Featured Blog

Now Hiring! Where to Look for Summer Funding  
Jan 22, 2018 • Clay Tucker and Taylor Rowley

Graduate funding often matches the 9-month term that most professors hold, so not every graduate student has access to year-round funding. Perhaps you pick up a job at the local coffee shop, or maybe you move back home for three months, or maybe you have somehow saved enough money to have a white-knuckle... more

Recent Posts

LiDAR Applications for Sea Level Rise Mapping  
Jun 6, 2016 • Benjamin Ignac and Emily Campbell

Parts of Key West’s famous Duval Street flooded during rainstorms. Photo: Rob O’Neal/Florida Trend Magazine

Have you ever wondered how we know what coastal sea rise is going to look like at the end of the century? Climate change and sea level rise are strongly connected and pose a threat especially for coastal cities and ecosystems, for example, including in the Florida Keys. The inhabitants of Key West are losing ground quickly and remote sensing can help us visualize what the future holds as the... more

A climatologist dropped in the bush  
May 23, 2016 • Adrienne Wootten

The Puerto Rican BullFinch. Photo: Adrienne Wootten

As a climatologist, it’s not often when I get out of the office and away from working with climate data and projections.  The closest I normally get to working in the bush are the occasional times I get out to give a tour at a weather station, or do station maintenance.  So when I had the opportunity to join some ecologists in Puerto Rico for a day out during their field season, it... more

6 Tips for Designing and Conducting an Online Survey  
May 9, 2016 • Toni Klemm

Photo: Craig Taylor, Flickr

Online surveys are everywhere these days, and with free tools like SurveyMonkey or Google Forms, anyone can conduct a survey. Preparing and conducting a survey for research, however, is no small endeavor and requires careful preparation and consideration. Here are 6... more

Splitting Hares: When climate increases predation on a keystone species  
Apr 25, 2016 • Alexej Siren

Snowshoe hare captured at one of the camera sites. Photo: A. Siren

Northern New Hampshire, January 2016.  I was doubtful that I was going to find lynx tracks.  As a Master’s student, I had spent most weekends doing field work in northern New Hampshire and never found lynx tracks.  However, that was three years ago and I have since learned that distribution patterns can change considerably within that timeframe.  I drove my truck around the... more

Why is genetic diversity important?  
Apr 17, 2016 • Abigail (Abby) Lynch

The Chicago River turns green every St. Patrick’s Day. Many Irish Americans are descentants who migrated because of the potato famine.

You could almost blame the greeness of the Chicago River on lack of genetic diversity.

Well, at least, indirectly…

If it weren’t for the Irish potato famine, the Windy City, along with many other American cities, may not have had the influx of Irish immigrants in the mid 19th century bringing their Celtic traditions, affinity for fine whiskey, and that frolicking holiday every... more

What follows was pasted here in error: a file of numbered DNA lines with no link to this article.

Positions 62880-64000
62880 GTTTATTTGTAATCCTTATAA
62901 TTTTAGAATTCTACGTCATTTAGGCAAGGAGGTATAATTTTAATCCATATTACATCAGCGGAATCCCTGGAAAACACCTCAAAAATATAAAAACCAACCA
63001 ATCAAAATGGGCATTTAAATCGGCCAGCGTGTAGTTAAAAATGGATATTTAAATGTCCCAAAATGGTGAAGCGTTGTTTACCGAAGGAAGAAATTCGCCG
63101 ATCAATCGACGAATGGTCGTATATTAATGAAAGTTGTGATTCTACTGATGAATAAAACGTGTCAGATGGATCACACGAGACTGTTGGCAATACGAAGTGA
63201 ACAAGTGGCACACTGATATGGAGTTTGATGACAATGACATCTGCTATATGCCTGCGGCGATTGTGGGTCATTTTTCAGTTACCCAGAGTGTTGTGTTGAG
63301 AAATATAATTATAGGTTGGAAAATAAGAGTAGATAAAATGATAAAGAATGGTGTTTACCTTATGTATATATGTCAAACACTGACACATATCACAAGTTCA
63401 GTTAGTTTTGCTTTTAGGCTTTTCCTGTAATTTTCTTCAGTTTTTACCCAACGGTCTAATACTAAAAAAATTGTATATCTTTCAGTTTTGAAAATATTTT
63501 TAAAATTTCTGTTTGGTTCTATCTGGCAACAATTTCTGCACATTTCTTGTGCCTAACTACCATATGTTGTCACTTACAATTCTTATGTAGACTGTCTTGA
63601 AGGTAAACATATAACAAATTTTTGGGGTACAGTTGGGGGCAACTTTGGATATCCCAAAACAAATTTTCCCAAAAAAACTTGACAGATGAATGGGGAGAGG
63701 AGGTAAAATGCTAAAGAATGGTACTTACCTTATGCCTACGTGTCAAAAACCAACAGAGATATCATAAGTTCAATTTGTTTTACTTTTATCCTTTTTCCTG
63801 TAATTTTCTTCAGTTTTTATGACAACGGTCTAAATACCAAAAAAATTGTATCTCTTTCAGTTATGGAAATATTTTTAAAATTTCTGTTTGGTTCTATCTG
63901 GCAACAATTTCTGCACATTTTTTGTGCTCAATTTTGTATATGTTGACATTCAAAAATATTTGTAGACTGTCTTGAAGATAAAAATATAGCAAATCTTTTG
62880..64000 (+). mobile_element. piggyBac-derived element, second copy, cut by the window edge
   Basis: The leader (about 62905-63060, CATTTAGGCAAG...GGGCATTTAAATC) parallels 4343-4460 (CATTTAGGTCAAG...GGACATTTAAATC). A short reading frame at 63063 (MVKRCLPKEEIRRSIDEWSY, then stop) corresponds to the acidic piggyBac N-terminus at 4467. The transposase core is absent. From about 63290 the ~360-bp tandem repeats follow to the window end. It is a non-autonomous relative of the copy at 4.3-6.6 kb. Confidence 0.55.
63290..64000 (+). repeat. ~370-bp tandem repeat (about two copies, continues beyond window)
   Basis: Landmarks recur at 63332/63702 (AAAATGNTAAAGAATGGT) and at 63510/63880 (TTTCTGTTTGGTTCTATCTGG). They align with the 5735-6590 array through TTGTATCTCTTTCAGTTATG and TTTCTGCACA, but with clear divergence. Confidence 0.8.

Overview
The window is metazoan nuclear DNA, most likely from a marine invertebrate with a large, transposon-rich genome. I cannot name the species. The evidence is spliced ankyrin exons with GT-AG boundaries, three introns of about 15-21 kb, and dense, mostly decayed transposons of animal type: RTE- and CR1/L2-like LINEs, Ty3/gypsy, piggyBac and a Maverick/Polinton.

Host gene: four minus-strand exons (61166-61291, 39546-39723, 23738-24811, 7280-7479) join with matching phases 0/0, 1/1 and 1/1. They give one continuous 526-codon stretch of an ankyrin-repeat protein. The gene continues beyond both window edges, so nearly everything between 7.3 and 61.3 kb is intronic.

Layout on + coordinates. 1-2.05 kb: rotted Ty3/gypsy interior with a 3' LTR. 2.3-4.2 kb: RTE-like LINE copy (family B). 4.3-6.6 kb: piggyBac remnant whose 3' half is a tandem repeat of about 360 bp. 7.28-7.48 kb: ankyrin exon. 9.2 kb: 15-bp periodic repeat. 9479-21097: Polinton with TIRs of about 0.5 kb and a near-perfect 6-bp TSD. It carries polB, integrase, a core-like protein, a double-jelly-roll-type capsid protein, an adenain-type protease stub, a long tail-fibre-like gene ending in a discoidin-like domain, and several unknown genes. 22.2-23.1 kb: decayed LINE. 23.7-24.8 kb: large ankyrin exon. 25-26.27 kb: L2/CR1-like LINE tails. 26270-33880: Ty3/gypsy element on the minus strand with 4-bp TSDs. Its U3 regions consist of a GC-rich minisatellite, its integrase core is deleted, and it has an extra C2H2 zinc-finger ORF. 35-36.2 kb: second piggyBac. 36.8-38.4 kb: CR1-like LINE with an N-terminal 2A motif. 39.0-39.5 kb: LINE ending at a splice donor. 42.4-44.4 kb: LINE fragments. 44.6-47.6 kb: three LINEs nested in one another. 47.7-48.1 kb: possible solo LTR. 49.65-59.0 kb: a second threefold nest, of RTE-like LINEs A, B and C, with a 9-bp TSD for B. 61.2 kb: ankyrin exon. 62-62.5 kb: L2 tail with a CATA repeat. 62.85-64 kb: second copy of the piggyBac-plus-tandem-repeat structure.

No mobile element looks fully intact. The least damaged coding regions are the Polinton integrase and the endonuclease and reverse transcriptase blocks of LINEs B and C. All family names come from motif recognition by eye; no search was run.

Of trees and beetles: Research at the intersection of climate change and disturbance dynamics  
Apr 11, 2016 • Katie Renwick

A mountain pine beetle (Dendroctonus ponderosae) perched atop a match stick for scale. Photo credit: US Forest Service

Many trees in the Rocky Mountains were alive long before I was born- before my grandparents were born. These trees bore witness to an unprecedented rise in CO2 concentrations, and have weathered the associated changes in climate. In the past decade, however, many trees that survived two centuries of climate change have been killed by a tiny insect: the mountain pine beetle.

... more

Downscaled to an estuary: Making it easier on climate data users  
Apr 4, 2016 • Geneva Gray

Photo: Geneva Gray

There is a lot of data out there. It seems like every agency has produced their own downscaled dataset using different methods, training data, and a hodge-podge of global climate models. They are all unique, but none of them are the “best.” This blog post will not give you tips in working downscaled data or picking what is right for your project;... more

From scarcity to inclusion: The continued need for women in science  
Mar 28, 2016 • Meaghan Guckian and Toni Lyn Morelli

Photo credit: NJSACC

As March comes to a close, we have once again celebrated the many contributions of women to society. For many of us conducting research at the Climate Science Centers and partner institutions, women who have made tremendous strides in our various scientific fields like Marie Curie,... more

The Small Stuff Matters  
Mar 21, 2016 • Adrienne Wootten

There have been several times so far in my short graduate career where I have ended up arguing with one professor or another over something few would think of.  How much does the small stuff matter?  That is, how much does a small change in methods in research matter?  Let me take a moment to talk about why I think that (at least in the context of climate modeling), the small stuff is very... more

Corals under climate change: Hawai’i’s winners and losers  
Mar 14, 2016 • Keisha Bahr

Keisha Bahr, Ph.D. Candidate at the University of Hawaiʻi in the Coral Reef Ecology Lab at the Hawaiʻi Institute of Marine Biology.

The beauty of a healthy, thriving coral reef community is astonishing. These ‘rainforests of the sea’ are unique and their beauty is unmatched. While coral reefs only occupy less than 1% of the world’s ocean floor, they support more than 25% of all marine species. An estimated 85% of the United States’ reef area is located within the Hawaiian Archipelago that holds the largest marine sanctuary... more